Once I really stopped putting up with the bullshit (and I mean really.all of it. my own included) the floodgates of love and support came flowing through. And let’s face it, stopping the bullshit is an ongoing saga, to which I am always attempting to stop and I am always surprised by what is in store for me at the other end once the bs is all cleaned up.”



Photo by @KyleKesterson

“Please… please don’t do this. I don’t want to die.” I am barely able to whisper my words through the suffocating grip he has around my neck.

If it isn’t me he is trying to kill, it is himself. Twisting and turning a large knife into his stomach, I watch the blood start to run down as he is threatening me to stay, or his death will be my fault and haunt me forever. I believe him.

So many emotions run through me. I’m angry. I’m trapped. I feel so much pity for him. I’m.. I’m just confused. Having just turned 20 years old, finally getting into a deep relationship for the first time, instantly getting sucked into this guy’s web of lies, torment, manipulation, I become a victim of abuse.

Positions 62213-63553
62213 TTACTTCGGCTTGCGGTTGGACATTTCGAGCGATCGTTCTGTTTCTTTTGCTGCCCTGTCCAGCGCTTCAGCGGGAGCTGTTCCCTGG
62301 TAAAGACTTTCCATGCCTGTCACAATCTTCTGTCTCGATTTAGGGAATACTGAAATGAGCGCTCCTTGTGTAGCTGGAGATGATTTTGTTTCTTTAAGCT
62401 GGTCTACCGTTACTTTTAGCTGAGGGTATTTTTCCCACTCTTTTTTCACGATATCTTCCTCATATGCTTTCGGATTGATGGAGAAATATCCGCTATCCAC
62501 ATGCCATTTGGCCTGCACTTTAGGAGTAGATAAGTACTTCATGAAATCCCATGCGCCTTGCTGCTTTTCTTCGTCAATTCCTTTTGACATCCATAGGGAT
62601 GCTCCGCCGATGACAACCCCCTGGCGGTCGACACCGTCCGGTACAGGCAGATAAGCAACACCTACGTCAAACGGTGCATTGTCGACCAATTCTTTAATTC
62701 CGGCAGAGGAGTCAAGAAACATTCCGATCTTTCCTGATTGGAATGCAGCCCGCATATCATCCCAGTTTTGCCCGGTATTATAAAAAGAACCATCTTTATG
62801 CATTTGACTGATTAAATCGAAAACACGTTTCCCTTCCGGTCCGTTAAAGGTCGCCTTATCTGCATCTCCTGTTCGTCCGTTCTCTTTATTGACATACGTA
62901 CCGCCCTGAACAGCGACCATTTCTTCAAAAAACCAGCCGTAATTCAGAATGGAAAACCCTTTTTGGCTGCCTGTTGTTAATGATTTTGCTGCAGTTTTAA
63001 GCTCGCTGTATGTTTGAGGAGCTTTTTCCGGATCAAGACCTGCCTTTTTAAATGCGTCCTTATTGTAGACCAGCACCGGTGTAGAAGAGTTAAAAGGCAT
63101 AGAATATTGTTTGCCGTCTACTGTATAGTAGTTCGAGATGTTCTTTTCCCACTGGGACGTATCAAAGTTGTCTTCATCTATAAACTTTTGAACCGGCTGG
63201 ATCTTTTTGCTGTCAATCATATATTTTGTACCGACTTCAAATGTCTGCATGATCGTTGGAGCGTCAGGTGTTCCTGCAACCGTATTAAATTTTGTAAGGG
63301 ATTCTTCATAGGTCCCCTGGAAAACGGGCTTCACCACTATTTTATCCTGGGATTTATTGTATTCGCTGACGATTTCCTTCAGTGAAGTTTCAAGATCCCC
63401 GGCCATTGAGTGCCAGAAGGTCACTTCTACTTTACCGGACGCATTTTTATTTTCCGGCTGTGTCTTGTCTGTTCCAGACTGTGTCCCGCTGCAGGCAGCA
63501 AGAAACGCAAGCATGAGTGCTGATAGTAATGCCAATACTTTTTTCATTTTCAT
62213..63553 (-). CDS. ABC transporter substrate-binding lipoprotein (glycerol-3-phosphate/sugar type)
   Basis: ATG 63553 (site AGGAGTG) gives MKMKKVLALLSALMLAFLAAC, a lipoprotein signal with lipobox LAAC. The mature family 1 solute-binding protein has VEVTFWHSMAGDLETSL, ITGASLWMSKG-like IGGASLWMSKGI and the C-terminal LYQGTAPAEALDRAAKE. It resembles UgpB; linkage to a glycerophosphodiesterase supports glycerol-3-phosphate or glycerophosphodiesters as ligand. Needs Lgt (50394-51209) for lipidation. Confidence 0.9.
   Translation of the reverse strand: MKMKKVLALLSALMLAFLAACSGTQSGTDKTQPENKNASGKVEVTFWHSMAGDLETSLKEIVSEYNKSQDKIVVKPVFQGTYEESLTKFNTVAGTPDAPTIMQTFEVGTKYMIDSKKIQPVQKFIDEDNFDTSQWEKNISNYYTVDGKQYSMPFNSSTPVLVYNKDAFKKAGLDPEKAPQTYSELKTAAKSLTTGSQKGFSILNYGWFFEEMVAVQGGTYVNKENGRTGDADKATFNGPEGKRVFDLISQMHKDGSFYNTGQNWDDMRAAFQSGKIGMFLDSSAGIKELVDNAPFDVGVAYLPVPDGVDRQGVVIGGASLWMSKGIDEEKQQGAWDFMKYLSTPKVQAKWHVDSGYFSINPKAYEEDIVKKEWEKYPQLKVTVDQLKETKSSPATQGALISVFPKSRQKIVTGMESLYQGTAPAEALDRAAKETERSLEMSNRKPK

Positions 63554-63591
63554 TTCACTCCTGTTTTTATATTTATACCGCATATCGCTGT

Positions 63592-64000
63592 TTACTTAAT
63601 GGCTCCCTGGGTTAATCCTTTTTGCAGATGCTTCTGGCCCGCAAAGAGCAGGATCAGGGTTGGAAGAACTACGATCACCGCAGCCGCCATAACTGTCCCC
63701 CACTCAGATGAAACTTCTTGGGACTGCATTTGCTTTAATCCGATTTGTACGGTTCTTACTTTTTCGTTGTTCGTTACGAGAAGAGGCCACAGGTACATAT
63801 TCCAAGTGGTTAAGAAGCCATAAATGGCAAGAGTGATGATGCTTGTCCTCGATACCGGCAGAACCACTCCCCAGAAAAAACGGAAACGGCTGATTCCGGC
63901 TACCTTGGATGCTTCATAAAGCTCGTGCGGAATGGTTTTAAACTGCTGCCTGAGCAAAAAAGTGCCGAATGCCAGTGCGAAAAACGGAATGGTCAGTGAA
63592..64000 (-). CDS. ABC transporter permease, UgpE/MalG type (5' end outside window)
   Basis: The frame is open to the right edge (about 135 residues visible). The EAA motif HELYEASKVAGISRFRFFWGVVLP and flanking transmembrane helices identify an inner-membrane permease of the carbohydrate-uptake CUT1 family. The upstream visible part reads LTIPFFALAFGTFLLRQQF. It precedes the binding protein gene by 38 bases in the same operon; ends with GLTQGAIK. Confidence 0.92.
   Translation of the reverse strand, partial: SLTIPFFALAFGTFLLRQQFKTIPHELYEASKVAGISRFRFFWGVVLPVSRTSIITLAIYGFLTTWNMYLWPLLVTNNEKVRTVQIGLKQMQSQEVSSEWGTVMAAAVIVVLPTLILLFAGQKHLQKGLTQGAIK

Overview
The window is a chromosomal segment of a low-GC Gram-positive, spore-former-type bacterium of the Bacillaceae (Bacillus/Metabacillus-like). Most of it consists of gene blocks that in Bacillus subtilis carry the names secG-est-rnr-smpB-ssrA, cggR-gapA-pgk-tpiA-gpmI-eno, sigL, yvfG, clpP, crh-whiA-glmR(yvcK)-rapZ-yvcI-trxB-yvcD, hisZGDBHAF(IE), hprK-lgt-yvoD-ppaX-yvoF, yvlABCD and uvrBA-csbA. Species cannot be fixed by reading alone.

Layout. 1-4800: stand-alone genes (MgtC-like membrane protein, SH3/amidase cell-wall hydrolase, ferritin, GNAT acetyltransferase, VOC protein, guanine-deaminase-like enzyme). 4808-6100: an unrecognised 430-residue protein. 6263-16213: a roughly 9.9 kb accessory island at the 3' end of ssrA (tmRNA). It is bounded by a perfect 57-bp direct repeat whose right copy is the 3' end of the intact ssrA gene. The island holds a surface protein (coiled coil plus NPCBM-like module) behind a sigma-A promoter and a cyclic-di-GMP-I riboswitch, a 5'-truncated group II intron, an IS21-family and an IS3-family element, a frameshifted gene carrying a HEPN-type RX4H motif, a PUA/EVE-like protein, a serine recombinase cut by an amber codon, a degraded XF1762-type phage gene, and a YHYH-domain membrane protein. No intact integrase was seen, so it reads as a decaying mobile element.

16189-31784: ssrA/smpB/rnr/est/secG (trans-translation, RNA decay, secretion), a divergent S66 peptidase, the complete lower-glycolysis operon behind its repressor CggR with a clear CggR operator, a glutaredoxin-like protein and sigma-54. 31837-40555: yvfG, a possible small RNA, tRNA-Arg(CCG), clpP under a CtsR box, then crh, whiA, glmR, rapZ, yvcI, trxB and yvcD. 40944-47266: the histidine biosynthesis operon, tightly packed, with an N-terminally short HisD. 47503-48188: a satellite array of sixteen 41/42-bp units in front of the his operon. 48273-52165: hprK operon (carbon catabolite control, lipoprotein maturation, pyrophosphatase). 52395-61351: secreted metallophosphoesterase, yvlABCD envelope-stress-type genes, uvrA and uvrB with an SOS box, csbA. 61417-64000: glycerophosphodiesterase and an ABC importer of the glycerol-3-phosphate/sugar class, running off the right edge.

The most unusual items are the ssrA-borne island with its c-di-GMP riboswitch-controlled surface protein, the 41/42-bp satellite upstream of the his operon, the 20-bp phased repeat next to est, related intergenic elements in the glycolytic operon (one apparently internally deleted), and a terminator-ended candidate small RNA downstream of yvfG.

At first it is emotional and mental abuse. The name calling, shaming, belittling, accusing.

But it doesn’t last long until it is normal for him to choke me, or dig his fingers into flesh until it bruises, punch me in the head which leaves thick knots, rip chunks of hair by the handfuls, bite me, slap me, shove me, throw scalding hot water over me… I could go on.

Some days are ok though. Some days him and I even laugh. These are the days he is able to get high off of Oxycontin and mellow out. The days he can’t get it? These days are the worst of it.

This quiet voice in my head tells me that because I let him do these things to me, I am weak. Because I am weak, I deserve to suffer, and I don’t deserve help. This causes me to lie, first to myself in that “it is normal”, then to my friends and family who show concern. I am full of reasons for why my eyes are black and blue today, or why I am limping. So much shame keeps me from looking in their eyes and admitting the truth.